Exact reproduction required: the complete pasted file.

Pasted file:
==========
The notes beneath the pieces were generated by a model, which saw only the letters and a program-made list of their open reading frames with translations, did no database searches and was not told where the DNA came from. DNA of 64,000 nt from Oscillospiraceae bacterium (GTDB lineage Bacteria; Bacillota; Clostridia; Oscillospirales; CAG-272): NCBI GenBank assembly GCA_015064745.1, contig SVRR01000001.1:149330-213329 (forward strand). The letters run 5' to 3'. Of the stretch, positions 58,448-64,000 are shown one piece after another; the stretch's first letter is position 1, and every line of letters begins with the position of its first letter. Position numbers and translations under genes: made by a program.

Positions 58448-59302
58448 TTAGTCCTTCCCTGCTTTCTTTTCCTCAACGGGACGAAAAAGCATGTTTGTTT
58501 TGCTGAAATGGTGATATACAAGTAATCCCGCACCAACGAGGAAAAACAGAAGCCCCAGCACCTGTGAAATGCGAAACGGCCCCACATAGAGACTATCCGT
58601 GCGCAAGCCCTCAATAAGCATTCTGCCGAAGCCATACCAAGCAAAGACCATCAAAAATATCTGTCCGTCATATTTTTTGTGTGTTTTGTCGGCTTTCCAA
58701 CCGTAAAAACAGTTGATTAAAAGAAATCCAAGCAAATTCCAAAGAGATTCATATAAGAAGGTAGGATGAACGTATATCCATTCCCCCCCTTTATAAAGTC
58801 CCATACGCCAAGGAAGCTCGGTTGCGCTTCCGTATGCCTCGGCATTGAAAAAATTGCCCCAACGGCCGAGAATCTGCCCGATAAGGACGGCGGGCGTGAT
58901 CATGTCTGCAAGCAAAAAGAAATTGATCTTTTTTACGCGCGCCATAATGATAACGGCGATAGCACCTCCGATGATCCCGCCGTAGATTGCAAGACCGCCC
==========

The notes beneath the pieces were generated by a model, which saw only the letters and a program-made list of their open reading frames with translations, did no database searches and was not told where the DNA came from. DNA of 64,000 nt from Oscillospiraceae bacterium (GTDB lineage Bacteria; Bacillota; Clostridia; Oscillospirales; CAG-272): NCBI GenBank assembly GCA_015064745.1, contig SVRR01000001.1:149330-213329 (forward strand). The letters run 5' to 3'. Of the stretch, positions 58,448-64,000 are shown one piece after another; the stretch's first letter is position 1, and every line of letters begins with the position of its first letter. Position numbers and translations under genes: made by a program.

Positions 58448-59302
58448 TTAGTCCTTCCCTGCTTTCTTTTCCTCAACGGGACGAAAAAGCATGTTTGTTT
58501 TGCTGAAATGGTGATATACAAGTAATCCCGCACCAACGAGGAAAAACAGAAGCCCCAGCACCTGTGAAATGCGAAACGGCCCCACATAGAGACTATCCGT
58601 GCGCAAGCCCTCAATAAGCATTCTGCCGAAGCCATACCAAGCAAAGACCATCAAAAATATCTGTCCGTCATATTTTTTGTGTGTTTTGTCGGCTTTCCAA
58701 CCGTAAAAACAGTTGATTAAAAGAAATCCAAGCAAATTCCAAAGAGATTCATATAAGAAGGTAGGATGAACGTATATCCATTCCCCCCCTTTATAAAGTC
58801 CCATACGCCAAGGAAGCTCGGTTGCGCTTCCGTATGCCTCGGCATTGAAAAAATTGCCCCAACGGCCGAGAATCTGCCCGATAAGGACGGCGGGCGTGAT
58901 CATGTCTGCAAGCAAAAAGAAATTGATCTTTTTTACGCGCGCCATAATGATAACGGCGATAGCACCTCCGATGATCCCGCCGTAGATTGCAAGACCGCCC